Skip to main content

The lamb and peas are brought together by an emerald green herb oil, against the milky softness of burrata.

Tara O'Brady

My dream of April is one of rhubarb galettes, strawberries that taste like sunshine and shucking peas on the back porch. The reality of course is one that's far more grey and more freezer case than farmers' market.

That said, I conjure spring as best I can, with a dish that combines some classics of the season: lamb and peas brought together by an emerald green herb oil, against the milky softness of burrata. (And yes, I'm making it with frozen petit pois.)

The peas are barely cooked, then smashed with oil and lemon. They're the furthest from mealy or pallid as you can imagine, instead bouncily tender and acutely sweet. Dressed by the oil – which includes mint, a perennial partner to both peas and lamb – the peas have a grassy freshness and serve as both sauce and side to the meat. The idea is to have the peas and cheese cool, and then place the chops atop when still crackling with sizzle. Then, the burrata melts a bit, the peas warm in spots and the oil marries all. It is, in short, a very good way to ease the wait for sunnier days.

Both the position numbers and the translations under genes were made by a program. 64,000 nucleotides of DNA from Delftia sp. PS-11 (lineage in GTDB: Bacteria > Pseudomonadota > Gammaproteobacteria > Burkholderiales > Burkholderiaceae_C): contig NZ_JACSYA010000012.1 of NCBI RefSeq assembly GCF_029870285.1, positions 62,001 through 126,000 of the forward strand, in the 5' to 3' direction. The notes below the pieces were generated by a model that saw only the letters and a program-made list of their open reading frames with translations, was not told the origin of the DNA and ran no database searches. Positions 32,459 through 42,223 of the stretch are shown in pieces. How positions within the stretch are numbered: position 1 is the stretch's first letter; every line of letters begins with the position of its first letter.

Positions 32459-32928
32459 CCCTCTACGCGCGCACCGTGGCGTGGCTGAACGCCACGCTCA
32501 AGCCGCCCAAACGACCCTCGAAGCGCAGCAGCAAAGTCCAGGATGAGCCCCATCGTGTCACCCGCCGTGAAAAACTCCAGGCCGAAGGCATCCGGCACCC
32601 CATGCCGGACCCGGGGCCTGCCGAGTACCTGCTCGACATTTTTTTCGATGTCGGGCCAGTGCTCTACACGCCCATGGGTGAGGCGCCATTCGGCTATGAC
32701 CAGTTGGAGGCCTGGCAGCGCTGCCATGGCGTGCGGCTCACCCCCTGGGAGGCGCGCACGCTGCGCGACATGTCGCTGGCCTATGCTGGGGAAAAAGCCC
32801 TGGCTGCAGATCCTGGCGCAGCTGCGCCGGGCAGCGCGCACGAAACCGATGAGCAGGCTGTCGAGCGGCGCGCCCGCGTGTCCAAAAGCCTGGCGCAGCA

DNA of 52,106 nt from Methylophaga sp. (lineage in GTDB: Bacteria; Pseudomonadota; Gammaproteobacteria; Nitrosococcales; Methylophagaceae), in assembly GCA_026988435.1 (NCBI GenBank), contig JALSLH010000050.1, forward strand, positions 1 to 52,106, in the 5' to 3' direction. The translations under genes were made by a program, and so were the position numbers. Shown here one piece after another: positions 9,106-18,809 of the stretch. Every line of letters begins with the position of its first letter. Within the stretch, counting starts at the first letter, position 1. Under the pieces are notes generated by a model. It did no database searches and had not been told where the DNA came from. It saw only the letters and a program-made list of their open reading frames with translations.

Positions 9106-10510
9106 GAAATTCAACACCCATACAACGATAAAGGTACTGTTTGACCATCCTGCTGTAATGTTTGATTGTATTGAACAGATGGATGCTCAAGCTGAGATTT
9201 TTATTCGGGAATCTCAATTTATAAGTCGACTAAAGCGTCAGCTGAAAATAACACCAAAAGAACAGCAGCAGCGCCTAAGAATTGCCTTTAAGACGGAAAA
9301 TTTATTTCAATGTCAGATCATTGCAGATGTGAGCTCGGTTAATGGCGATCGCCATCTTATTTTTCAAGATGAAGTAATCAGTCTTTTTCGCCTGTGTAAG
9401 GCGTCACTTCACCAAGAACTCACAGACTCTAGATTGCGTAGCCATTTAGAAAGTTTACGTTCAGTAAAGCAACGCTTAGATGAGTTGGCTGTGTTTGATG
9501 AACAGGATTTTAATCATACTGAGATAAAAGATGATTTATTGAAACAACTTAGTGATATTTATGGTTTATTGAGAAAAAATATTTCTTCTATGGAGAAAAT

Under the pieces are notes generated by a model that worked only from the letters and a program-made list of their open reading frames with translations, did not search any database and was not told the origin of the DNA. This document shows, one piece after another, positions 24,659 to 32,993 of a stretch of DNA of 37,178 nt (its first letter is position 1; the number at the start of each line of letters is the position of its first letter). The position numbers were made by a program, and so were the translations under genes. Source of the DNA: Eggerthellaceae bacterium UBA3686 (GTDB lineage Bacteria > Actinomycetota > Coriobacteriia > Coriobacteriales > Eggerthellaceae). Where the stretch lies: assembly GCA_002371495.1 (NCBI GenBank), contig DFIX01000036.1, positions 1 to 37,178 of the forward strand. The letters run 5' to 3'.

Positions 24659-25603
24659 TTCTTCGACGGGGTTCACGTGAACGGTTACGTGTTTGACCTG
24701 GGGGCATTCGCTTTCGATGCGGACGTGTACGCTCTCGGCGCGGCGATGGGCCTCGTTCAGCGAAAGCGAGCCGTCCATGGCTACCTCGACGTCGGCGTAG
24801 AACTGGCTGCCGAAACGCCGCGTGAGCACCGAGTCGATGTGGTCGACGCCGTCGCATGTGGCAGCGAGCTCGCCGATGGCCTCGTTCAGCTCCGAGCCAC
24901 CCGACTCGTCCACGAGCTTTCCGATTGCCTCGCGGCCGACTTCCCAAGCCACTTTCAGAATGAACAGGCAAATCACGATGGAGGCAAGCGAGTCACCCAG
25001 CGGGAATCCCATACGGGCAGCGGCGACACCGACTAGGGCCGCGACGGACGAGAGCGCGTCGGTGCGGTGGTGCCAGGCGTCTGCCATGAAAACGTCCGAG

Story continues below advertisement

The recipe progresses in manageable steps, with few particulars to keep in mind. For the peas, if garden or shelling peas are in season and available to you, then buy and use the same day. For frozen, my aforementioned preference is for young peas, which are consistently flavourful and tender.

My sincere apologies for the multiple appliances employed here; neither does the other's job well enough to just use one and as my aim is to give you the best version of a recipe and its method, I endorse the use of both.

That said, I equally endorse cutting down on cleanup, so go forth confident in my blessing if you choose to keep the production to a singular electrical assistant.

When blitzing the herb oil, the best extra-virgin is of course a treat, but not essential, as the herbs might overpower its nuances. I'd advise an oil that tastes good on its own, rather than seeking out anything exceptional. Consider the herb quantities a loose guideline; I most often measure by handful, or by what's in the crisper drawer. The dill sprigs are included for their spindly prettiness more than their taste. Tarragon could neatly slide in instead.

Recipe: Lamb with smashed peas

Report an error Editorial code of conduct
Comments are closed

We have closed comments on this story for legal reasons or for abuse. For more information on our commenting policies and how our community-based moderation works, please read our Community Guidelines and our Terms and Conditions.

Due to technical reasons, we have temporarily removed commenting from our articles. We hope to have this fixed soon. Thank you for your patience. If you are looking to give feedback on our new site, please send it along to feedback@globeandmail.com. If you want to write a letter to the editor, please forward to letters@globeandmail.com.
Cannabis pro newsletter